It’s Saturday afternoon and I’m watching fashion television reruns. Jeanne Becker is in Paris for Couture week and is talking to the camera telling her viewers that she is on her way inside for the Dior Couture Runway Show. Well now, I’m definitely interested to see what is about to happen (John Galliano is my all time fav designer) then she drops this bombshell; the show is happening inside Versailles!
“WHAT!” (I scream in my head)
“Versailles! A freaking Palace! Oh, John” (I sigh)
“You’ve outdone yourself yet again.”
When you see the pics you’ll know exactly what I mean! A venue can enhance and add to the drama of the show. Clearly choosing the right venue/location is key in the show production scheme of things, so as a Creative Director myself I GREATLY appreciate a location or venue that has its own voice.
Now this was no ordinary runway presentation (duh), not only was it happening in the L’Orangerie in the palace, but it was also a celebration of Dior’s 60th year in the fashion industry. So naturally they pulled out all the stops. First up of course the venue.
The Venue: The original Chateau was built sometime before 1038 by a French Aristocrat and land owner, and didn’t come into ownership by the Royal family until 1623. At that time the Chateau was a favourite hunting retreat and weekend getaway for the then King Louis XIII who purchased more land and commenced plans to expand the Chateau. It wasn’t until the reign of Louis XIV that the palace began to take shape. By his reign the Chateau had been transformed into a retreat fit for the Royal family, however it had become too small. Louis employed an architect to draft plans to expand the Chateau without tearing down the one that had been built previously. A compromise was reached and he decided to build the new Chateau around the old one. A new building went up on all three sides of the old Chateau, the L’Orangerie and Menagerie’s were rebuilt, the ornamental Swiss pool and the Grand Canal were deepened. All of the groves were extended and they increased the number of fountains on the property.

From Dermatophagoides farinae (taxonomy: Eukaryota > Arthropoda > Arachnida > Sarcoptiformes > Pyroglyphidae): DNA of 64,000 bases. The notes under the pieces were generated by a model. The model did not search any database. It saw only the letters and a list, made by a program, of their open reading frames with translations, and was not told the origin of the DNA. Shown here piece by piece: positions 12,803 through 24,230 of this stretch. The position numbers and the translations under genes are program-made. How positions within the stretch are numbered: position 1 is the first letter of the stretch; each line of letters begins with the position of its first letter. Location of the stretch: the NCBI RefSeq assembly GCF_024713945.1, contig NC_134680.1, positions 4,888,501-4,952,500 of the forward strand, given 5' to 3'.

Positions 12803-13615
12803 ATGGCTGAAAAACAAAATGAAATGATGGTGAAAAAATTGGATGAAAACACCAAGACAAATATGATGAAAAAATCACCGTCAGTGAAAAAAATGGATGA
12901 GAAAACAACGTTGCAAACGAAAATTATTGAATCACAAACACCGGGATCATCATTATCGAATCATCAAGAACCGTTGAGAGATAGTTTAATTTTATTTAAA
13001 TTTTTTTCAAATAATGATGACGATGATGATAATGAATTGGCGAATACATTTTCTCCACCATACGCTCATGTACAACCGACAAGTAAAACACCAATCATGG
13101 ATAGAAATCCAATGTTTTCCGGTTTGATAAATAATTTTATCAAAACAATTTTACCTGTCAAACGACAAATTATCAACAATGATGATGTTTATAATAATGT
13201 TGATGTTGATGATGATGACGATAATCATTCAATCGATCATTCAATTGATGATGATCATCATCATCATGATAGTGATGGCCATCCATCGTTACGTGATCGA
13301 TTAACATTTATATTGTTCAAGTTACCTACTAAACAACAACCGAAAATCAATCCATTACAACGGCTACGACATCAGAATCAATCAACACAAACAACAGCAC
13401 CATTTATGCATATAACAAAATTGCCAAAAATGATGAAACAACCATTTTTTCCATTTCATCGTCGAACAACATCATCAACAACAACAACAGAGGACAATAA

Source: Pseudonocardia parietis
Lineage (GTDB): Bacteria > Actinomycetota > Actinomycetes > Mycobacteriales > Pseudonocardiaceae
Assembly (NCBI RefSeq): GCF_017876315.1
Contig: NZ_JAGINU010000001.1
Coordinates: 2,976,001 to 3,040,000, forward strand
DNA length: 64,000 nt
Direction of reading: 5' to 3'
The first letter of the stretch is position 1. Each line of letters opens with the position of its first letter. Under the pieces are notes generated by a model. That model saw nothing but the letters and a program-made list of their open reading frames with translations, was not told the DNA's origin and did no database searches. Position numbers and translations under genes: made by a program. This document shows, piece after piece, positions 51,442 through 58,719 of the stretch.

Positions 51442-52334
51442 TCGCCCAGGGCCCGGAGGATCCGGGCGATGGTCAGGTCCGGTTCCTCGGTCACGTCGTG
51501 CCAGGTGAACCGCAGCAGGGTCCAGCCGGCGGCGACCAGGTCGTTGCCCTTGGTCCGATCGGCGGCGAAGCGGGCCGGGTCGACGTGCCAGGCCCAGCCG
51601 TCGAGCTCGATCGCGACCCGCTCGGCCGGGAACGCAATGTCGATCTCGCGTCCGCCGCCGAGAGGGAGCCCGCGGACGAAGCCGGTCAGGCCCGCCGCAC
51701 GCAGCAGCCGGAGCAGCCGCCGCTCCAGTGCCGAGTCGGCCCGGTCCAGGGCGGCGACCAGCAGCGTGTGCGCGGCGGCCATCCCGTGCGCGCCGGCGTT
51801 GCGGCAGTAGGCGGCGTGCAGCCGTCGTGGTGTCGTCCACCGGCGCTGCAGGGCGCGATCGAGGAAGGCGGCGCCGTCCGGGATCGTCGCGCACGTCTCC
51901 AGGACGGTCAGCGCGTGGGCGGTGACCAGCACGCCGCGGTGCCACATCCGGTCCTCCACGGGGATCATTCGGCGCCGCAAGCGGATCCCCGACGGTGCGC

By 1668 the palace had become the toast of Europe and was the location of choice for the King and Queen when wanting to entertain and impress their guests. I’m sure that Louis would have approved of this particular show taking place at his beloved palace.
(Source: the world wide web)
The show: Light’s, cue music, is everybody in their seats? the general consensus is that John seems to always out do himself each season, so naturally everyone was wondering what he was going to pull out of his hat for such a momentous occasion. We asked and John delivered. Bringing together the best in the game ,John had almost all of the top supermodels in the world strut their stuff for Dior. If you’re not sure what a super model is or you live under a rock and don’t know who these ladies are, well check the pics and I’ll tell ya. Helena Christensen, Naomi Campbell, Shalom Harlow, Giselle Bundchen, do I need to go on? As it always is when these ladies are on the catwalk – they bring it! Simply put, each of these runway divas did their thing, bringing to life these one of a kind, probably never to be worn again pieces, as they strutted their stuff down the catwalk.
The arts was John’s inspiration for that season. Each piece representing an artist. He also brought in a flamenco ensemble to enhance the whole experience, appropriately titled “Bal des Artistes”.
As I watched each piece come down the runway, I literally found myself gasping at the sheer gorgeousness of the clothing. If there is a master of Haute Couture that master is definitely John Galliano!
(Photos: courtesy of the world wide web)